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The Ethnic Conflict Research Digest

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Interpreting Islam
Hastings Donnan (ed)

London, Sage, 2001
196 pp, ISBN: 0-7619-5421-X, HB: 55.00, ISBN: 0-7619-5422-8, PB: 18.99



"Islam is known in a bewildering diversity of ways in an increasingly inter-connected world" (p.1.) state Hastings Donnan and Martin Stokes in the opening essay of this comprehensive and informative book. This statement is particularly apt in today's clime where the current conflict between Islam and the West has engendered what is seen by many as an increase in 'Islamophobia.' As Donnan points out "The perpetuation of myths and stereotypes in the West has meant that Islam is much understood."

This book is a collection of ten essays penned by eminent academics with the aim of giving the reader an insight into a series of different disciplinary approaches involved in the study of Islam. Coming from such different fields as Politics, Anthropology, Sociology and Education, amongst others, each chapter is concerned with a different approach for the contemporary interpretation of Islam, yet the conclusion of each is that the study of any aspect of Islam can only benefit from an interdisciplinary approach. Despite such a diverse collection of topics dealt within the collection, the key hypothesis that is evident throughout is that "patterns can be observed in the bewildering and seemingly anarchic diversity of disciplinary approaches to Islam, and that we, Muslims and non-Muslims alike, might learn much by reflecting on them."(p.1.)

The conflict underlined by all the contributors is that of the opposing interpretations of Islam in the academic context. For example, in Chapter 3 'Researching The Radical' Beverley Milton-Edwards differentiates between the 'orientalist/neo-orientalist' approach and the 'apologist' approach. She comments on how these two antagonistic approaches seek to define the intricacies of 'radical Islam' whilst coming at it from a completely different set of premises. As well as highlighting the current divisions in approaches amongst scholars in this field, she also raises the issue of patriarchal domination of scholarship in this area and calls for a new approach, which incorporates feminist epistemology.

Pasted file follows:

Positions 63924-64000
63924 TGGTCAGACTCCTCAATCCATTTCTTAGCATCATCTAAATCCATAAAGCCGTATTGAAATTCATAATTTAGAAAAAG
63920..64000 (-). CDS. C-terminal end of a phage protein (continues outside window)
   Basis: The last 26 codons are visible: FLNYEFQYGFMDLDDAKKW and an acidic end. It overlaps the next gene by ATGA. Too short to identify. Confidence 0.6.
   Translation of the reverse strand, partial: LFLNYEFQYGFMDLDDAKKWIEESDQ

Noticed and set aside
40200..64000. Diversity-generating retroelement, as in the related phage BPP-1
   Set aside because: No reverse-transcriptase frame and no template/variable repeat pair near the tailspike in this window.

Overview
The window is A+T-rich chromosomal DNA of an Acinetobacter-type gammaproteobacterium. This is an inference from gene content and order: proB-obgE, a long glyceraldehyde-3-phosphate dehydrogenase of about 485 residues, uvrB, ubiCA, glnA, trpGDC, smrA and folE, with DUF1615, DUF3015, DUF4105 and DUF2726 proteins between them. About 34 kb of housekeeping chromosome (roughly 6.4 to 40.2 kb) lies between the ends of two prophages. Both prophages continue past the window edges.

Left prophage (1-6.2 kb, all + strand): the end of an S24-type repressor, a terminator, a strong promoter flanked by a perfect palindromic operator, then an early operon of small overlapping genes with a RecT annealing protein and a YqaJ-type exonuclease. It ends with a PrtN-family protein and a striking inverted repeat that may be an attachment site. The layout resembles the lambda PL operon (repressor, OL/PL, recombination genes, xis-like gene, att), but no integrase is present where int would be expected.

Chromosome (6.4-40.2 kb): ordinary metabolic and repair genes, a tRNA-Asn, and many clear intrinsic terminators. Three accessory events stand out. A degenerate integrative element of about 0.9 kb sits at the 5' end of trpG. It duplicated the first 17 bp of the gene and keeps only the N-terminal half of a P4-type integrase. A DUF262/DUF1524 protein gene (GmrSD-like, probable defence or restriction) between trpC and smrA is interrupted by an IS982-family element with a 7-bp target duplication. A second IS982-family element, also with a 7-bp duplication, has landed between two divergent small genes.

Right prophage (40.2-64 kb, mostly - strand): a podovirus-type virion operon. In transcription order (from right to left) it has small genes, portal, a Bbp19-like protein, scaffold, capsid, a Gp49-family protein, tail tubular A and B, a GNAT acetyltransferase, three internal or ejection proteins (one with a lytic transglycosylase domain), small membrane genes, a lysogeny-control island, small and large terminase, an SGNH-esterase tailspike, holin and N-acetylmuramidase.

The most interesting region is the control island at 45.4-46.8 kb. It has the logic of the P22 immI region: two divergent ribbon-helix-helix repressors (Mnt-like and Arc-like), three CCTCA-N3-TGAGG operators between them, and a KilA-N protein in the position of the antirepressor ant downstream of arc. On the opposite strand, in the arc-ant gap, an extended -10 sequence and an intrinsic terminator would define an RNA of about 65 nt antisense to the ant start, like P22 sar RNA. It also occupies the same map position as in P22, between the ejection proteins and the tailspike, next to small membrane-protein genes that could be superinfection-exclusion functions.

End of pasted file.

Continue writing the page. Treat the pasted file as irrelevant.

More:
In the chapter on 'Islam and the Media' Malise Ruthven gives a lucid and thought-provoking account of the portrayal of Islam in the media and asks whether such descriptions are contributing to Islamophobia. Susan Douglass and Ross Dunn in 'Interpreting Islam in American Schools' discuss the representation of Islam in eleven texts used in American schools. They conclude that there is a need for a 'human-centred' approach as well as input from Muslim reviewers in order to counteract the misrepresentations of Islam that they perceive in these pedagogical texts. Martin Stokes in 'Silver Sounds In The Inner Citadel?' gives a concise evaluation of the historical and ethnographic approaches to ethnomusicology and reiterates the valid point that not all music of the Middle East can be considered Islamic.

In this review I have been able only briefly to mention some of the subjects and issues that are included in this collection. This book comes highly recommended for those new to the subject of Islamic Studies and for those that an introduction to new approaches in this area, may provide impetus for further research.


Kathryn M.G. Stapley, Oriental Institute, Oxford



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